“Mornin’ Mrs. Greene, hope you don’t mind that I gave the little one her mail,” he said with a smile at Isabel who continued jumping.

“It’s always fun to see children respond to having something of their own to open. Sure wish adults responded with as much joy as your little girl. The last home I delivered to had a fierce-looking dog growling at me. I was tempted to throw their mail in the yard and take off.” Mr. Ratliff removed his hat and wiped his head with a handkerchief, then fanned himself with his hat. “Sure is a scorcher and the day has barely begun.”

“Why don’t you take a moment to rest in the shade? Would you prefer water or milk? Mama asked with concern in her voice. Isabel turned and waved her envelope. “Bend down, Mr. Ratcliffe,” she said mirroring Mama’s concern. “I’ll fan your face. Isn’t that better?”

“Much better,” he said with a smile and patted the child’s head. “I think I will sit in the shade for just a minute.”

Mama returned with a pitcher of cold milk, two glasses and a plate of cookies. “Why are you walking in this heat? I noticed you didn’t come in the horse and wagon.” Mama said as she  poured a tall glass of milk for the mailman and a small pewter cup for Isabel. Each took a cookie and smiled at each other as if sharing a special treat.

“Hello Charley,” Papa’s voice boomed as he stepped out of the barn and walked quickly to the guest. “Something happen to ol’ Nellie?”

“Avil Greene, you’re just the man I was looking for. Nellie’s fine but I think I broke an axle on the wagon about two miles back. I wondered if you might be able to repair it?”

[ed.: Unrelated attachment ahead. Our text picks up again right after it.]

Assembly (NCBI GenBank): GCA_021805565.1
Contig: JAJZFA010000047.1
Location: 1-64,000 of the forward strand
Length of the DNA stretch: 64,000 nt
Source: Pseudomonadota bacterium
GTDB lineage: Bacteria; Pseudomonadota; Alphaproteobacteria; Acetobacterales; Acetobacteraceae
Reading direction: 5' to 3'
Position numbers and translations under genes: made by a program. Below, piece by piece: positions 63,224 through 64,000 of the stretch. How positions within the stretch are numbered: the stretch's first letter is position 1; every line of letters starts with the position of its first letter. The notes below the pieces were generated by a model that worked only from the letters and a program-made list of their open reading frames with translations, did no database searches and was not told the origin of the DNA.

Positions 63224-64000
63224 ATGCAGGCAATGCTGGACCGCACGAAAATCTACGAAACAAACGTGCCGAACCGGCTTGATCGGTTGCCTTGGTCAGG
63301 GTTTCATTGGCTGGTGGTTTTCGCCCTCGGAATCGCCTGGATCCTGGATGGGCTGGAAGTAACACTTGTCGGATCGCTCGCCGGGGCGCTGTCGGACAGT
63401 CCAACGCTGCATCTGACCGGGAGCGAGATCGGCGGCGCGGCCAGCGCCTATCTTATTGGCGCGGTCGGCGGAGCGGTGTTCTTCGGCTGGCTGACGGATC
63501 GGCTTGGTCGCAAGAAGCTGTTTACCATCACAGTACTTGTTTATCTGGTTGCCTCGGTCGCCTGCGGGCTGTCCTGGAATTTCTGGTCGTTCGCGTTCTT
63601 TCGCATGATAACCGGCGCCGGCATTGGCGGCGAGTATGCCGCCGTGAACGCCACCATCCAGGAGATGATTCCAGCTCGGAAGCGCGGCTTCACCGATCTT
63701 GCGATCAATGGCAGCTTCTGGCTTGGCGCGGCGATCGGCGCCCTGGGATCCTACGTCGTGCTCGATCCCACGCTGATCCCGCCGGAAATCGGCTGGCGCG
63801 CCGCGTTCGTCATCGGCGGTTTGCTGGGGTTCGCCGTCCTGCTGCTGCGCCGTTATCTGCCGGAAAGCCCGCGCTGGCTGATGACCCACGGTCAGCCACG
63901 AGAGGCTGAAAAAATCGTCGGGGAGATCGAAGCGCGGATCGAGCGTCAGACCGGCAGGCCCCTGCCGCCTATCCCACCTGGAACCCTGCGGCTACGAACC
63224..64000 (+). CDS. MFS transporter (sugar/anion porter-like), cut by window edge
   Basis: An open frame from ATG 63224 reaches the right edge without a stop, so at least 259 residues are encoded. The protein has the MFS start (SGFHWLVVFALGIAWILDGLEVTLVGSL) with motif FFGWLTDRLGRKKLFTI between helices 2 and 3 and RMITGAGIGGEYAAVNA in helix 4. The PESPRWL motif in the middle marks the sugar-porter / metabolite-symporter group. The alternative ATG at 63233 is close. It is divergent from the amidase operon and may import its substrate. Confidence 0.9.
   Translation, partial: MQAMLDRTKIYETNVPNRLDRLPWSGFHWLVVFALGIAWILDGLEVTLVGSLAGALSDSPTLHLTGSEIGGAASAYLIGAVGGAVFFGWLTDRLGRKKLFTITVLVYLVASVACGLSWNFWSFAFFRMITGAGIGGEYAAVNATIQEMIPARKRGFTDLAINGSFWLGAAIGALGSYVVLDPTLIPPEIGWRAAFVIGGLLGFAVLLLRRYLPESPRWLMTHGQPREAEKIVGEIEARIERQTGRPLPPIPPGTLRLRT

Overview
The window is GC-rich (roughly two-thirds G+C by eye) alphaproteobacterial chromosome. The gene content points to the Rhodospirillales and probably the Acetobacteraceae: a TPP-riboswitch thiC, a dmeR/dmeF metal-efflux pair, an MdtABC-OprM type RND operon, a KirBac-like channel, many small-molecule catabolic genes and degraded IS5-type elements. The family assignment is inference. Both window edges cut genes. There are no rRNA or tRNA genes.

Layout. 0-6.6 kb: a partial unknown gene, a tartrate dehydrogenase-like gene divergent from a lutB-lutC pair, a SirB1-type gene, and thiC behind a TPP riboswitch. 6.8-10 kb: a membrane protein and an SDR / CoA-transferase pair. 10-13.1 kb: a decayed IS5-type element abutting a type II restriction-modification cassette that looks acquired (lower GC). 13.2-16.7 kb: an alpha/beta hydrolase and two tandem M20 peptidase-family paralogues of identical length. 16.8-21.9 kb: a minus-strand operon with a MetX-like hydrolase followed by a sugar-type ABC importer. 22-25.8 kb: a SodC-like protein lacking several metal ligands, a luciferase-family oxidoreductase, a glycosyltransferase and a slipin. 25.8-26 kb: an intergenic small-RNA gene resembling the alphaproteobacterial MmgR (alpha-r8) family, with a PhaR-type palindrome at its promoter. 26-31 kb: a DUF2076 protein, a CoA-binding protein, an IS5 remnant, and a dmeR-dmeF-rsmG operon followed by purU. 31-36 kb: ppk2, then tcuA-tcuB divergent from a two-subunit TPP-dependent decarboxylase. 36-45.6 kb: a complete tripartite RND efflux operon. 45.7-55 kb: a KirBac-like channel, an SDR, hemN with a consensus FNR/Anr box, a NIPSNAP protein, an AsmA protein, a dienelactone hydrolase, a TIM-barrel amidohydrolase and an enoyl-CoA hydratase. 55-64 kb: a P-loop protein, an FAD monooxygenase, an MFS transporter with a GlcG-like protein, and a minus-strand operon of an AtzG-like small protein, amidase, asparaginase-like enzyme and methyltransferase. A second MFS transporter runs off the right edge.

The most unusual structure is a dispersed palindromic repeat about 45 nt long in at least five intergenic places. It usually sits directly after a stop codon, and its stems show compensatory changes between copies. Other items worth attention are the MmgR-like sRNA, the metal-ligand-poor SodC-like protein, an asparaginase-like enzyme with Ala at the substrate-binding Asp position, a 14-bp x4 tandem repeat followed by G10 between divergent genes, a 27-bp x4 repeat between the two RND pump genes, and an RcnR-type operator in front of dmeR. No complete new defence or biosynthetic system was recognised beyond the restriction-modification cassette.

Papa accepted a glass of milk from Mama and sat in the wicker chair facing the guest. “I can give it a try. Lets have a few of those delicious cookies first though,” Papa said with a smile and drank the milk in one gulp.

“Funny Papa!” Isabel said, “Your mustache is drinking milk too.” Papa smiled and wiped his mouth on the sleeve of his shirt.

“Look what I got, Papa. I got mail!” Isabel said as she started to jump for joy.

“Well, will you look at that! Who’s it from?”

Isabel’s smile began to fade. “Who is it from, Mama?” Isabel said as she watched Mama carefully open the envelope.

Mama smiled and pulled out a card. “Isabel, It looks like you have been invited to a tea party!”

“A tea party for me?”

“Lets read the card and see,” Mama said as she sat on the remaining white wicker chair and pulled Isabel onto her lap.

c236385fe767871d708a39f79ab5a75dTea Rhyme

Mama read the poem on the card and read a note inside.

Miss Isabel Greene is cordially invited to a tea party

Saturday afternoon at the home of

Miss Sally Anne Albright.

Just bring a smile and your baby sister too.

We are looking forward to having tea and cake with you!

“Oh boy, we’re going to a tea party, we’re going to a tea party!” Isabel sang as she ran around the yard. Suddenly, she stopped and turned to Mama.

“What’s a tea party?”

“A wonderful occasion,” Mama said with a smile. “After dinner, we will have a practice tea party, and you may use a real tea cup. We will celebrate Sally Anne’s fourth birthday so you and I will make a special gift for her. Won’t that be fun?” Mama smiled as Isabel vigorously nodded her head.

“When’s the party?”

“Saturday,” Mama said with a smile. “Today is Tuesday. Saturday is after four nights – bedtimes. Lets count the days together.”

Isabel held up her hand and imitated Mama.  “Tonight is Tuesday” she said as she raised one finger. Then Wednesday, Thursday, Friday and finally, Saturday! One- two-three-four!”

“Four,” Isabel said as she recounted her fingers and smiled. “Tea Party is on Thumpkin day!” Isabel said to Papa and Mr. Ratcliffe who smiled and ruffled her hair before turning to hitch the buggy to Papa’s horse.